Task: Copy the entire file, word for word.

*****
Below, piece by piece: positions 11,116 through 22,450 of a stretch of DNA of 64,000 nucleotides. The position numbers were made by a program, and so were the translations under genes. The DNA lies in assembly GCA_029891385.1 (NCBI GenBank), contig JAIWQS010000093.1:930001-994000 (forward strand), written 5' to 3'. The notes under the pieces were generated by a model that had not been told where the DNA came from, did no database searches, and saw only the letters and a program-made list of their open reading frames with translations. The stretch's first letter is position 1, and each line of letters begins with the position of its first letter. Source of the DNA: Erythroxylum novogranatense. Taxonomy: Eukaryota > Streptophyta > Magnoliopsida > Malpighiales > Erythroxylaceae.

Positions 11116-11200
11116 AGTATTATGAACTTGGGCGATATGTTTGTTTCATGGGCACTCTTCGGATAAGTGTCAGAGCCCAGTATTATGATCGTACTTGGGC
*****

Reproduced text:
Below, piece by piece: positions 11,116 through 22,450 of a stretch of DNA of 64,000 nucleotides. The position numbers were made by a program, and so were the translations under genes. The DNA lies in assembly GCA_029891385.1 (NCBI GenBank), contig JAIWQS010000093.1:930001-994000 (forward strand), written 5' to 3'. The notes under the pieces were generated by a model that had not been told where the DNA came from, did no database searches, and saw only the letters and a program-made list of their open reading frames with translations. The stretch's first letter is position 1, and each line of letters begins with the position of its first letter. Source of the DNA: Erythroxylum novogranatense. Taxonomy: Eukaryota > Streptophyta > Magnoliopsida > Malpighiales > Erythroxylaceae.

Positions 11116-11200
11116 AGTATTATGAACTTGGGCGATATGTTTGTTTCATGGGCACTCTTCGGATAAGTGTCAGAGCCCAGTATTATGATCGTACTTGGGC